us law vs uk law

Right is right and wrong is wrong, right? Well, kind of. You can probably name a few obvious examples of what’s “good” and what’s “bad.” But the law sees it a bit differently.

We’ve covered a few legal topics here on Versus All.  And as a result, we’ve had some questions from readers about US law vs UK law. What’s the difference? Do they do things differently “over there?” Let’s look at US vs UK law and how they differ.

US Law vs UK Law

America is really no more than a bunch of very aged British colonies, so the laws are pretty much the same, right?

Not exactly. Both US law and UK law have evolved and changed over hundreds of years. The US, as you know, uses the Constitution as the basis for its laws. As new court cases come up, the Constitution is interpreted in different ways.

The same is true in the UK. Laws have been changed over time on, literally, a case by case difference. Some of the laws which were in effect when a few hundreds of years ago are completely changed now.

So what’s the difference between US law vs UK law? Have the legal systems changed the laws so much that the United States and the United Kingdom are completely different from one another? Let’s take a quick look!

Major Differences Between UK Law and US Law

Again, good is usually good and bad is, well… illegal. But there are a few differences between the way the law is handled in the UK and in the US.

Attorneys

In the United States, if you’re arrested you have the option to hire an attorney. In some cases, you may have an attorney who is appointed to represent you by the court system. Attorneys are also called lawyers.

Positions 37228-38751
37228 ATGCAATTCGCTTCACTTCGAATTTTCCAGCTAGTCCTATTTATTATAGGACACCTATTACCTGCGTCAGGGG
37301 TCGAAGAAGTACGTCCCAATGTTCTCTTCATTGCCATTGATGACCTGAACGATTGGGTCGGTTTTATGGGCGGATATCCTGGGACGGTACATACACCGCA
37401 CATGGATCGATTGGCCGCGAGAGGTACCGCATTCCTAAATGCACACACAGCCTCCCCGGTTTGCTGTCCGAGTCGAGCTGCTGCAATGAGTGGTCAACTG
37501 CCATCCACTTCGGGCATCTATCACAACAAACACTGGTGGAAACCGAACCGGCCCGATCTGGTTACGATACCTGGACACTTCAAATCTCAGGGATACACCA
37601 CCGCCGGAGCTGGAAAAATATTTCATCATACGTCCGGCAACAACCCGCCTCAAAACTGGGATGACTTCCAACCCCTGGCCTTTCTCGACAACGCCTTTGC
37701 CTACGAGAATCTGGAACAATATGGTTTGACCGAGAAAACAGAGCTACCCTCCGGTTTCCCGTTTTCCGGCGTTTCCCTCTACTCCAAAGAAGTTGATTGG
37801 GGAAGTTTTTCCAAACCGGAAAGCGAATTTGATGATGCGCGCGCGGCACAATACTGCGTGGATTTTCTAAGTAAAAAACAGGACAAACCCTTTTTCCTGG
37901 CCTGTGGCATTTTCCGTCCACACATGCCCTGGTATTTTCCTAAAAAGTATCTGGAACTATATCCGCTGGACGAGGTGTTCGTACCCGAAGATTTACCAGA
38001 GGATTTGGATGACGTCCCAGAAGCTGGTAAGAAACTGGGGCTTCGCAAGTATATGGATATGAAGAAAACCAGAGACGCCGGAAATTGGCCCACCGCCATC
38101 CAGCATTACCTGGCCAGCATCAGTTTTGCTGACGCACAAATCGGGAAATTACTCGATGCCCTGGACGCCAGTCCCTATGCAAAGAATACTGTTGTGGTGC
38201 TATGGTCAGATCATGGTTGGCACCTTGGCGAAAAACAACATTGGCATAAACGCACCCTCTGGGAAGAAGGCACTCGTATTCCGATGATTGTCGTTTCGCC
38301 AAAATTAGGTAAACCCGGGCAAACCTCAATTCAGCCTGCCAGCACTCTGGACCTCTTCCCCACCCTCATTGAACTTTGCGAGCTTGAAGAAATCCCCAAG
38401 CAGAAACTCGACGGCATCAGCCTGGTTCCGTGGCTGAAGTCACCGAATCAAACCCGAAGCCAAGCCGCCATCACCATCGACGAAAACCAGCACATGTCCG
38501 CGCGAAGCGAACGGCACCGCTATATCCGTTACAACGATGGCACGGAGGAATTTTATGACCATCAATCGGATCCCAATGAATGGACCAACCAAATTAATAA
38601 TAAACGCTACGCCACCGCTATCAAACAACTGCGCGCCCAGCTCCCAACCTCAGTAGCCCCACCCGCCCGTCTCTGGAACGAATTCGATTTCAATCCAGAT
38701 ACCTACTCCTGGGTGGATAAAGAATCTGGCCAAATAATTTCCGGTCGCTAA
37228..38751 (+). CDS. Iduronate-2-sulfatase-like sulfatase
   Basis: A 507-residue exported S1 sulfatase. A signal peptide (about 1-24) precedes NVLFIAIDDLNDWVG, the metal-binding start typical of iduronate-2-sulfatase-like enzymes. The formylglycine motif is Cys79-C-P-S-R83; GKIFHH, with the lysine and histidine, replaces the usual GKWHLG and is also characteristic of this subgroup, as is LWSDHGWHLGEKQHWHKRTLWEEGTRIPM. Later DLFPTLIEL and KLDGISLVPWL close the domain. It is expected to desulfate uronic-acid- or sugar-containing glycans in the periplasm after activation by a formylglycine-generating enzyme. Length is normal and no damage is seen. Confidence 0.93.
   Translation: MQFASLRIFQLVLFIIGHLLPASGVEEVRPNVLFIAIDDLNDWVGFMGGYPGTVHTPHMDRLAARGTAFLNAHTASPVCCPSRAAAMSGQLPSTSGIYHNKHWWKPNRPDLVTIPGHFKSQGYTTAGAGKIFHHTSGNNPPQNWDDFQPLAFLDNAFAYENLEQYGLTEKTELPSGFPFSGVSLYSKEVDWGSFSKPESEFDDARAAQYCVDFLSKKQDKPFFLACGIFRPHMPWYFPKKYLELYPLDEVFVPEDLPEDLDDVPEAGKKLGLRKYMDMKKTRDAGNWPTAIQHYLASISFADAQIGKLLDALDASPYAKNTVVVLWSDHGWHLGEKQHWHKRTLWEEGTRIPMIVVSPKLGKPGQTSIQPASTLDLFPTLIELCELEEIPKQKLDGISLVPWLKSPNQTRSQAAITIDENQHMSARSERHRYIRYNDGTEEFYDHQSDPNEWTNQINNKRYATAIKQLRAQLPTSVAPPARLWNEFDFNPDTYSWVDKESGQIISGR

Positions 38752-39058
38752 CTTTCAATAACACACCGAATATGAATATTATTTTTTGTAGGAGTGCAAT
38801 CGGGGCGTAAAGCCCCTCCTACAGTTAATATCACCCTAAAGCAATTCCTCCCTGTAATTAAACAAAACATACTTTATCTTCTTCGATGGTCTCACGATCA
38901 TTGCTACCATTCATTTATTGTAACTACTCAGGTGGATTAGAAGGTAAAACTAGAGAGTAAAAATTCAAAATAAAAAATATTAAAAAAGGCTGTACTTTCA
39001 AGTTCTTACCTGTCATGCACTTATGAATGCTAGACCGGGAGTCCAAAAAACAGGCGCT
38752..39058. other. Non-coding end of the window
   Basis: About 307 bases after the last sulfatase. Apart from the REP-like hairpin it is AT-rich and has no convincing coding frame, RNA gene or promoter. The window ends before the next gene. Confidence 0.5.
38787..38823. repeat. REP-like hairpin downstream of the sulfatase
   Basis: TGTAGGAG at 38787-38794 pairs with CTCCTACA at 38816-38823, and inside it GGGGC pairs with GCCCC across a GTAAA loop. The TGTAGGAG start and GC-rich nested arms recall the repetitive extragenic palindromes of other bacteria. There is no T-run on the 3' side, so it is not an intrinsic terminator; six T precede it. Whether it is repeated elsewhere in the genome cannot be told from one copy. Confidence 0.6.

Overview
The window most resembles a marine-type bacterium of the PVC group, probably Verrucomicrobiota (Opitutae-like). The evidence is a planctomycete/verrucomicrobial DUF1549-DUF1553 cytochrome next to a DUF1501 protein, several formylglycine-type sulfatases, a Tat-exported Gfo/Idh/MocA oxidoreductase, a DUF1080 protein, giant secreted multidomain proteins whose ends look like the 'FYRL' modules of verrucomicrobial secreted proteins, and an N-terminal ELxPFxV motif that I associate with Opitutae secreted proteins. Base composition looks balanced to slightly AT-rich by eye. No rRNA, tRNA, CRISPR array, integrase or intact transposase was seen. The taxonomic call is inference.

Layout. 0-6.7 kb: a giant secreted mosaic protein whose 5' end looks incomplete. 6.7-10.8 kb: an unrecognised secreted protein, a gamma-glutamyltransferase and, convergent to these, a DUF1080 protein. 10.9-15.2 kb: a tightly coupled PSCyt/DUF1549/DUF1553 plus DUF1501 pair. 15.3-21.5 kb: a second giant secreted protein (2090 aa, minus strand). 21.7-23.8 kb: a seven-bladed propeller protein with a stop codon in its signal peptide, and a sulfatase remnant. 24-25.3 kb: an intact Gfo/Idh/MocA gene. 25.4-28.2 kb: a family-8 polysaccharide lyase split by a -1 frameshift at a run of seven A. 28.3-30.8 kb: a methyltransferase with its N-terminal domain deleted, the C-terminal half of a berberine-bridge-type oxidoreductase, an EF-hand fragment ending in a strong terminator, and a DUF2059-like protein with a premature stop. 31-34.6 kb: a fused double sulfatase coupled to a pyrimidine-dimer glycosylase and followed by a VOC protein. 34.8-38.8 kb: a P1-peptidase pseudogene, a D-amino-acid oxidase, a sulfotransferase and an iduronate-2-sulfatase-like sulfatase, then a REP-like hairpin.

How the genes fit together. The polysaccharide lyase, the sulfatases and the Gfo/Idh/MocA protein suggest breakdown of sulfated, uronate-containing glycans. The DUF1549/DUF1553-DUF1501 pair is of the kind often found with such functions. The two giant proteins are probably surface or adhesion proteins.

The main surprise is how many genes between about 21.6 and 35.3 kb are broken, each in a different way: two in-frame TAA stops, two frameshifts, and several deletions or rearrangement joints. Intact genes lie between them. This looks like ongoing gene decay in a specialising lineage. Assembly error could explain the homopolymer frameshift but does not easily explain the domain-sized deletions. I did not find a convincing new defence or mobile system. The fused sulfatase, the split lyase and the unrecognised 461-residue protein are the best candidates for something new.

In the United Kingdom, you have the right to counsel as well. In fact, the United Kingdom guaranteed rights to counsel long before that right was given to American citizens. In the United Kingdom, you may hear representation referred to as barristers or solicitors.

Juries

You’ve probably seen it on television. The jury selection process is pretty involved. First, the court system sends out a jury duty summons to a large pool of people. Those people arrive at the courthouse on the date specified, where the lawyers for both the defendant and the plaintiff decide which of those candidates will serve.

In the United Kingdom, they keep it simple. Basically, if you’re between the ages of 18 and 70, you may be selected. Your name can be randomly “drawn” and once it is, you’re serving. There are a few ways you can be excused, but you’d better have a darn good reason.

The Law Itself

If you ask anyone from another country, they’ll tell you that the United States is a very litigious nation. We love our lawsuits – from spilled coffee to a trip in Walmart, it seems everyone’s looking to sue someone else.

In the United States, we’ve got lawyers who specialize in that sort of thing. For example, Gladstein Law Firm, PLLC is a personal injury attorney who focuses primarily on things like medical malpractice, wrongful death and even “slip and fall” accidents.

In the UK, you’ll still find solicitors who focus on wrongful death and the like. However, while there’s a huge market for the service in the United States, that type of contentious lawsuit is just not as common in the United Kingdom.

There are, of course, other differences between US law vs UK law. But overall, as our law is directly descended from British law, the general principles are the same.

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